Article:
Analyzing competitors’ social media conversations might also lead to new opportunities. Could you provide customers with a better product or service that better suits customer needs, or is there a feature that customers love that you could implement in your product?
Getting started with sentiment analysis is easy with tools like MonkeyLearn. Specializing in text analysis, MonkeyLearn offers various pre-trained machine learning models for sentiment analysis, intent detection, topic labeling, feature extraction, and more.
You also have the option to train your own model via an intuitive user interface and using industry-specific training data,. Let's take a look at how easy it is to analyze your social media mentions with a sentiment analysis tool, in just three simple steps:
To collect data from social media platforms like Facebook, Twitter, Reddit, and YouTube , you can use web scraping tools, public data sets, and APIs. Let’s take a closer look:
This platform connects to MonkeyLearn via an API and allows you to create a zap (or rule) that ‘instructs’ Zapier to send brand mentions on social media to MonkeyLearn’s sentiment analyzer. Check out this guide to using Zapier with MonkeyLearn.
This web automation software, or browser-based web crawler, offers an extraction automation tool that you can integrate with MonkeyLearn. For example, you can export data from Facebook to .CSV files, simplifying the upload of data to a sentiment analysis model.
This web scraping tool extracts content from the website of your choice and saves it as structured data. With Content Grabber, you could extract data from Twitter and export it to a .CSV or Excel file, making it readily available for analysis.
Pattern is a GitHub web mining module for Python that includes tools for scraping, natural language processing, machine learning, network analysis, and visualization. It offers datasets for Facebook, Twitter, YouTube, and more.
Most social media platforms have readily available APIs to extract data.
Once you have your social media data, you’ll need to prepare it. This involves transforming unstructured data into information that machines can understand so that they can yield accurate results.
Social mentions are often riddled with abbreviations, incorrect grammar, emojis, special characters, unidentifiable words, and so on. So, you’ll need to clean data to get rid of irrelevant words, duplicate text, blank spaces, and any other form of text that could skew your analysis.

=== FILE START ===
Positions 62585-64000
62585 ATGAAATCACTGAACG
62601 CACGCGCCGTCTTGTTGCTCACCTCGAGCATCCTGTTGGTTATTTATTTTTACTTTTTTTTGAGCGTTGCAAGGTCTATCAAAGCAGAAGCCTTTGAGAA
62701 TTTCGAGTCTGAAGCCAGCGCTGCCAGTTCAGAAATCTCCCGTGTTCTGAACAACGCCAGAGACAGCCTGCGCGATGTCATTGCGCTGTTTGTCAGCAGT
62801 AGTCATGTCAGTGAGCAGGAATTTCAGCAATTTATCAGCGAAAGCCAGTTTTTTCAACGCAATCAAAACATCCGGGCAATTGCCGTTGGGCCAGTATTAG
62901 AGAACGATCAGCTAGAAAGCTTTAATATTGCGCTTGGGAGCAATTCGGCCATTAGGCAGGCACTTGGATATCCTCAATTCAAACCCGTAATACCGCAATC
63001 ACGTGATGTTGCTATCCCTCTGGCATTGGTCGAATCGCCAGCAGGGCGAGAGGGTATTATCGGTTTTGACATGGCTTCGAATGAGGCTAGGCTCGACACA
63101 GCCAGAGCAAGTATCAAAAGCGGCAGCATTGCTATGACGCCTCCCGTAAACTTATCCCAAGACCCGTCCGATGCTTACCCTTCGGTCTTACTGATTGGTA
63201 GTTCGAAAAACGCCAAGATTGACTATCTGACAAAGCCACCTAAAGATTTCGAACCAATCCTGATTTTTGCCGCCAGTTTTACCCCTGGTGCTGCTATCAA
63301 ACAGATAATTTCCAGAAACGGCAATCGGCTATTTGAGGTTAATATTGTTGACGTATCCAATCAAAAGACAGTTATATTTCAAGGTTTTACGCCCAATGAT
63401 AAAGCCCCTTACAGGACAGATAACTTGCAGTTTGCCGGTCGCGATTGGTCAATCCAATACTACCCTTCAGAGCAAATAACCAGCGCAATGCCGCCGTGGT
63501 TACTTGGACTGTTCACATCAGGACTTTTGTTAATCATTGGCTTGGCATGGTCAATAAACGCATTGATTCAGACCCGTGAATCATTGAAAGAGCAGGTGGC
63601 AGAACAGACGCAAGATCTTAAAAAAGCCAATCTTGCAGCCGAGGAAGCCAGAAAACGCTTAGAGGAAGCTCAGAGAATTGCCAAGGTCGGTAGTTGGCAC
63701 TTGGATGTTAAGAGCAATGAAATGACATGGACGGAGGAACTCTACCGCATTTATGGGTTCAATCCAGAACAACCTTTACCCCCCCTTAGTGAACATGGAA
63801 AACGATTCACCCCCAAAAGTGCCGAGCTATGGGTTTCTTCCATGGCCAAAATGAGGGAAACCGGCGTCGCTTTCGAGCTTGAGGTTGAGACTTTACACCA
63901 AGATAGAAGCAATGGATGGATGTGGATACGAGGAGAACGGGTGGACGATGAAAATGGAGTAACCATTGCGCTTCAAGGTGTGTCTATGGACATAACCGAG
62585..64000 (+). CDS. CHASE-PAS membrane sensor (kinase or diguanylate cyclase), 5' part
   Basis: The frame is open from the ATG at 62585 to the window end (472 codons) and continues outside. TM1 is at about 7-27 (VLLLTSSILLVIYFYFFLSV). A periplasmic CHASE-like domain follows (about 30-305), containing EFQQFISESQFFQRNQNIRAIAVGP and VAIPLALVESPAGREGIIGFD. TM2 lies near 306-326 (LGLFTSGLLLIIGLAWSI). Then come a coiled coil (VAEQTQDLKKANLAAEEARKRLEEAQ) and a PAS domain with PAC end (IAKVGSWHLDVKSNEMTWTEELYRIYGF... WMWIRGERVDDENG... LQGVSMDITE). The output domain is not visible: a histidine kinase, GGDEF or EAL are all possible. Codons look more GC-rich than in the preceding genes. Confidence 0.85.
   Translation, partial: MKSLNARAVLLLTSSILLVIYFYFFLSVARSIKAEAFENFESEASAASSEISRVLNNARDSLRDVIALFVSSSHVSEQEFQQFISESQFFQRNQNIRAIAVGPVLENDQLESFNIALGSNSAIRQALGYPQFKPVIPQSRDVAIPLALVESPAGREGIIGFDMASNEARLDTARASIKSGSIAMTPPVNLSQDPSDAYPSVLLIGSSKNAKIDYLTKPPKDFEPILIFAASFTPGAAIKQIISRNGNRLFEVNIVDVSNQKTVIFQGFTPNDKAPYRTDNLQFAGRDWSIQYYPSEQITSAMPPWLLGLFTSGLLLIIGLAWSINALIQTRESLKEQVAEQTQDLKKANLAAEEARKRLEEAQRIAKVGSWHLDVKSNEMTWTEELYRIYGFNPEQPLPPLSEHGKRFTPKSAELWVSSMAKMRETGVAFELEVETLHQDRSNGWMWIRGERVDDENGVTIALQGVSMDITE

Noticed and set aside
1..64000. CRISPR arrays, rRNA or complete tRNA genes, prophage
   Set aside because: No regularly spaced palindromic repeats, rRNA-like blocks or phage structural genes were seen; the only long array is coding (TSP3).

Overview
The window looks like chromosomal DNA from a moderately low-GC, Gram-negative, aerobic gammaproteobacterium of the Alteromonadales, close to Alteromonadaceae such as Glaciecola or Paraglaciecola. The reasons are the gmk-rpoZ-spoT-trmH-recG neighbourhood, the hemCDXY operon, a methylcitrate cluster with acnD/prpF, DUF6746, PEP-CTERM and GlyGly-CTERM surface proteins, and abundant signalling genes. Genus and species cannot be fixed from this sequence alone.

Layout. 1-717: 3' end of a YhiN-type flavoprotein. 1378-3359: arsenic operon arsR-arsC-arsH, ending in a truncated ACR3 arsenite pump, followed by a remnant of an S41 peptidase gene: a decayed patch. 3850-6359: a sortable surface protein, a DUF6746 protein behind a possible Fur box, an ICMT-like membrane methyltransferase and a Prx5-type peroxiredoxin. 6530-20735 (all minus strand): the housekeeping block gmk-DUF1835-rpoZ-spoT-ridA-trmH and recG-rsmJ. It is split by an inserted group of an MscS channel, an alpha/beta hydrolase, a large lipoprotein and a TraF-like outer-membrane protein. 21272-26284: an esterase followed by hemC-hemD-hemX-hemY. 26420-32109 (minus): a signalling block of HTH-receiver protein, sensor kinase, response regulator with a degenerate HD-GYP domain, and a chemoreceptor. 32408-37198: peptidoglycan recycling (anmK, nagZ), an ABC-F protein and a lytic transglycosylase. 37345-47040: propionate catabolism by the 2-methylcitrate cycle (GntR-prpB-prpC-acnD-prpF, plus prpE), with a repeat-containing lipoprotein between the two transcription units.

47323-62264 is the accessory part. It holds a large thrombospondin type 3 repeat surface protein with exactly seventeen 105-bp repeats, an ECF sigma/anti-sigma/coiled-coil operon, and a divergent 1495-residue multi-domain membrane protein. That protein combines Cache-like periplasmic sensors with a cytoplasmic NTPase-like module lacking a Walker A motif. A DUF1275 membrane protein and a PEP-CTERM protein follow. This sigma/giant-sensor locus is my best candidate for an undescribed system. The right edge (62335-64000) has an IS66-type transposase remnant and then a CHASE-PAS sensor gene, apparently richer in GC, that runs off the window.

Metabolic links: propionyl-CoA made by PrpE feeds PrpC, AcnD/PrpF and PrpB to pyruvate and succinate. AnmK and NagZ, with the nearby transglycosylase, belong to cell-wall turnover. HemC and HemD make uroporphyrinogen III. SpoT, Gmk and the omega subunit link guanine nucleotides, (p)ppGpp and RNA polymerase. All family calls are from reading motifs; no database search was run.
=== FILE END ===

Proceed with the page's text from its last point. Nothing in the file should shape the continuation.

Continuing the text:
Take a look at our guide on how to prepare your data.
First, try out MonkeyLearn’s pre-trained sentiment analysis model. Simply paste your social mentions and see how the tool classifies your data by positive, negative, or neutral.
For more accurate and relevant insights, we recommend you build a tailor-made sentiment analysis model. You’ll be able to apply your own negative and positive sentiment criteria, tailored to your business.
Before you begin, Request a demo.
Go to MonkeyLearn’s dashboard, click on ‘Create Model’ and choose to build a Classifier.
From the list of three available classifiers, choose the Sentiment Analysis option.
Once you’ve gathered and pre-processed/cleaned your data, use it to train your sentiment analysis model. MonkeyLearn gives you the option to upload Excel or CSV files, and import data from other sources, like Twitter, Zendesk, and more.
You can train your model by assigning sentiments to at least 12 texts, which is the minimum number of sample texts the model requires before making its own predictions. Keep in mind that the more samples you use to train your model, the more accurate it will be.
Test your model by entering a text and asking the model to classify it. This will show you how confident your model is at classifying texts on its own.
Remember, you can always enter more sample texts to improve the accuracy levels of your model and boost its confidence when making predictions on its own.
Social media interactions are a valuable source of information. They let you know how customers feel about your brand and how you can improve your business.
By using sentiment analysis tools to make sense of unstructured data, like tweets, Facebook comments, and Instagram posts, you can gain actionable insights that help you make intelligent decisions.
Performing sentiment analysis on social media data is straightforward with MonkeyLearn, whether you choose to use one of our pre-trained models or build your custom model. And if you get stuck on the way, we’re always here to help.
Visit MonkeyLearn, and start analyzing your social media data in a matter of seconds.
March 25th, 2020